UK Politics

Cameron's deal to trade Speakers with Kabul

President Karzai and David Cameron
Image caption Mr Cameron met President Karzai in Kabul on Tuesday

By their deeds, ye shall know them.

You can often tell what people - and politicians - are thinking not by what they say but by what they do.

Take for example David Cameron. Today in Kabul he announced a package of measures to improve Afghanistan's democratic institutions.

There will be lots of "shared best practice" and other ghastly bureaucratese. But crucially there will be an exchange programme for the Speakers of the British and the Afghan parliaments.

In other words, the prime minister has condemned Commons Speaker John Bercow to many long flights to Kabul.

It is not quite exile but I can imagine the wry smile creeping across the Downing Street face as he signed off on that one.

Note to Speaker: Don't interrupt the prime minister too often in the Commons. He can do more to you than you can do to him.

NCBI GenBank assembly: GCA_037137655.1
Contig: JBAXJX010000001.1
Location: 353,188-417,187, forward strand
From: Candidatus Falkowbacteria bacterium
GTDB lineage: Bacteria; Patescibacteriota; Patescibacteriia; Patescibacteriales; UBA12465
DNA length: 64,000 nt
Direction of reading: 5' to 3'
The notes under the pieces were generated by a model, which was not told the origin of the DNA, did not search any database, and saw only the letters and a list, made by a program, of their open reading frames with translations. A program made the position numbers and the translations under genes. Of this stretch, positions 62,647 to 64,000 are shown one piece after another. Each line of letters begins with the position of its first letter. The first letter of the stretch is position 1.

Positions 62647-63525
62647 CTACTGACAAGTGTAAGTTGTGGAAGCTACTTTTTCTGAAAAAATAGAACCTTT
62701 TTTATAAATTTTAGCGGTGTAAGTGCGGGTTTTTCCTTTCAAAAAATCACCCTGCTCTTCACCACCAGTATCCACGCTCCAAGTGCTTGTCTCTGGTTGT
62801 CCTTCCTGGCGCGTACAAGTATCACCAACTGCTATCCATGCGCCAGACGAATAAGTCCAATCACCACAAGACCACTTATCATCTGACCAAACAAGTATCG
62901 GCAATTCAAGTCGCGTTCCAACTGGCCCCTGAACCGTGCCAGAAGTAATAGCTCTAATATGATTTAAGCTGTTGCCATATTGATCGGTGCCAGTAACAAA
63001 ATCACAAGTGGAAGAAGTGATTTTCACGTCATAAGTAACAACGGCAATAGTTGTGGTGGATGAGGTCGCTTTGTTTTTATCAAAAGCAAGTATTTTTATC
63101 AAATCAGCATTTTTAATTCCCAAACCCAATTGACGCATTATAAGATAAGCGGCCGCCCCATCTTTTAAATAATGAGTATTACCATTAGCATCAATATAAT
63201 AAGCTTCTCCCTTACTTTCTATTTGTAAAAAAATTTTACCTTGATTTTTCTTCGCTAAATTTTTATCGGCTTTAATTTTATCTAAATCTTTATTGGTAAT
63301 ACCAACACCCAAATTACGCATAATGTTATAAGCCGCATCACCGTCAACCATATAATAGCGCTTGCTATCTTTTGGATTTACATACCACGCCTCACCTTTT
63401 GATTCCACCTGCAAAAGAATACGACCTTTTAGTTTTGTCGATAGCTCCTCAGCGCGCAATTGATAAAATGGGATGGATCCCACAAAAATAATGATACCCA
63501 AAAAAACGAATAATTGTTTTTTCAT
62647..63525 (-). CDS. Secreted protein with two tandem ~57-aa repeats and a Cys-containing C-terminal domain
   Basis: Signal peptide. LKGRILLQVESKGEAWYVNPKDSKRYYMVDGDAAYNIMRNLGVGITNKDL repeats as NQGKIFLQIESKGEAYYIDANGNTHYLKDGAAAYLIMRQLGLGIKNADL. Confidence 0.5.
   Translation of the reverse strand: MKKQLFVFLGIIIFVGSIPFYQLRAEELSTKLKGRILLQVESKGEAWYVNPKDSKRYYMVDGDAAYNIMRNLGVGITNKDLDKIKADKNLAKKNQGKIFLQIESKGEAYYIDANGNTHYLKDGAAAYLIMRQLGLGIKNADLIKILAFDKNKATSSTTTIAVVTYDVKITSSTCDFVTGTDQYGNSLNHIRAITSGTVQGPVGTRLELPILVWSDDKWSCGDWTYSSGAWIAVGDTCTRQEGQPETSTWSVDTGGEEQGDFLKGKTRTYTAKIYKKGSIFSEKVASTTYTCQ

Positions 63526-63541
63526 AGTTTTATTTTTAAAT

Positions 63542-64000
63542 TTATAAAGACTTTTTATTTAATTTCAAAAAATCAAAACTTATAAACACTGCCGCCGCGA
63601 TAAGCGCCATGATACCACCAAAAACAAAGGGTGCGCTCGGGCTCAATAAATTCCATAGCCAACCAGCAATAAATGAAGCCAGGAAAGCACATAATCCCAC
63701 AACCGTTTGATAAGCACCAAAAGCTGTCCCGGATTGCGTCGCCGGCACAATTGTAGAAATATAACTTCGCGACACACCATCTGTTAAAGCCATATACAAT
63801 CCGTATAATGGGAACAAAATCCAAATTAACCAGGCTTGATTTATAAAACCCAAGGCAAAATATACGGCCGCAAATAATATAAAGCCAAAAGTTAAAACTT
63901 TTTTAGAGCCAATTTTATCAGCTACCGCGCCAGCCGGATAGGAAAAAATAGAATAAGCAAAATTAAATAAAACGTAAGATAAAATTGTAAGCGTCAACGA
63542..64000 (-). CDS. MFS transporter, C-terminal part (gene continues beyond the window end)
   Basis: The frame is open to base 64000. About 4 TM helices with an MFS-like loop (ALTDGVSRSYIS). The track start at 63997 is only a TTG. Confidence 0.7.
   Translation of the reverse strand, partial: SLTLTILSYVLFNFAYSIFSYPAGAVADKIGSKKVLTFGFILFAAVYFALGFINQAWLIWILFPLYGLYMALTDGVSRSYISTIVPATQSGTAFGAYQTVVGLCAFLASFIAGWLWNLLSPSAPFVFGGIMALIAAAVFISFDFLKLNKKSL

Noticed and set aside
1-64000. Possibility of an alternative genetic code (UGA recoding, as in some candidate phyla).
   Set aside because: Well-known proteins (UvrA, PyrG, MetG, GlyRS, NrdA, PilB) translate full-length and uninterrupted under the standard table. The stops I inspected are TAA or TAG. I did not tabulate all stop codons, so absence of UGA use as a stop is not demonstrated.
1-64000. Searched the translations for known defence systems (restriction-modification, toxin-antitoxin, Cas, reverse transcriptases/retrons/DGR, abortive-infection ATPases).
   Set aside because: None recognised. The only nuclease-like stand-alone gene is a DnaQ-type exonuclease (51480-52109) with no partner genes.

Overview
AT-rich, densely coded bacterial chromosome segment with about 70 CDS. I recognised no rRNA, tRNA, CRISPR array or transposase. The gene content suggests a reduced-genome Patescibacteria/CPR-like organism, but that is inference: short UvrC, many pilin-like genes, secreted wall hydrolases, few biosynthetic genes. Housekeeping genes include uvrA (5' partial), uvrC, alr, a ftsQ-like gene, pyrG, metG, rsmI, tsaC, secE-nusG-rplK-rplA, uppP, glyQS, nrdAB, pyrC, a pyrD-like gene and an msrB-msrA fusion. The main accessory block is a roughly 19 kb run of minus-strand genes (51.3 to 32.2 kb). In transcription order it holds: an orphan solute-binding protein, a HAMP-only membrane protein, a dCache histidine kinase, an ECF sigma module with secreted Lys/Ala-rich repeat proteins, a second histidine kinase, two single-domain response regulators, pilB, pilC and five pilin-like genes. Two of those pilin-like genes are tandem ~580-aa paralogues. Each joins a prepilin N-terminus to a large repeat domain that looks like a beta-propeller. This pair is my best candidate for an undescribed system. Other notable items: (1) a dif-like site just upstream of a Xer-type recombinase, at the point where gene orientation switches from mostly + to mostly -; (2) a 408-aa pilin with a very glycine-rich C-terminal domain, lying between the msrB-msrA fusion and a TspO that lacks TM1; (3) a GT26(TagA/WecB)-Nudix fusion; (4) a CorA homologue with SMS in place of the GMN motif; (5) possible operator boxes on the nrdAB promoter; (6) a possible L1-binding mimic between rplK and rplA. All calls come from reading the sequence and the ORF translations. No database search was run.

Take too the Union Flag flying behind Mr Cameron at his press conference with Hamid Karzai at the presidential palace.

The soldier standing guard over the pole wiped his nose on the flag several times. The flag was also flying upside down.

Now you could think: Who cares, apart from my old teacher and the sort of people who write letters to the Daily Telegraph? There are certainly more important things to worry about.

But it was a gentle reminder of Britain's place in the world, that Mr Cameron is just another foreign leader passing through. This afternoon, no doubt, the president's guards will perhaps be getting another flag wrong for another travelling dignitary arriving to tell them how to live their lives.

And as for Mr Cameron himself, he revealed his true thinking not just by his words at the press conference but in the way that he presented them.

He said there were three questions: Why are British troops still here? How will the mission be completed? And what will Britain's long term relationship with Afghanistan?

All fair enough. But he also said, right at the top, that these were not his questions but those of the British public back home. The gradual withdrawal of British forces may be 'conditions based' and dependent on the growth and improvement of the Afghan army, but it is driven above all by David Cameron's sense that the British public have got fed up with Afghanistan and they want out.

More on this story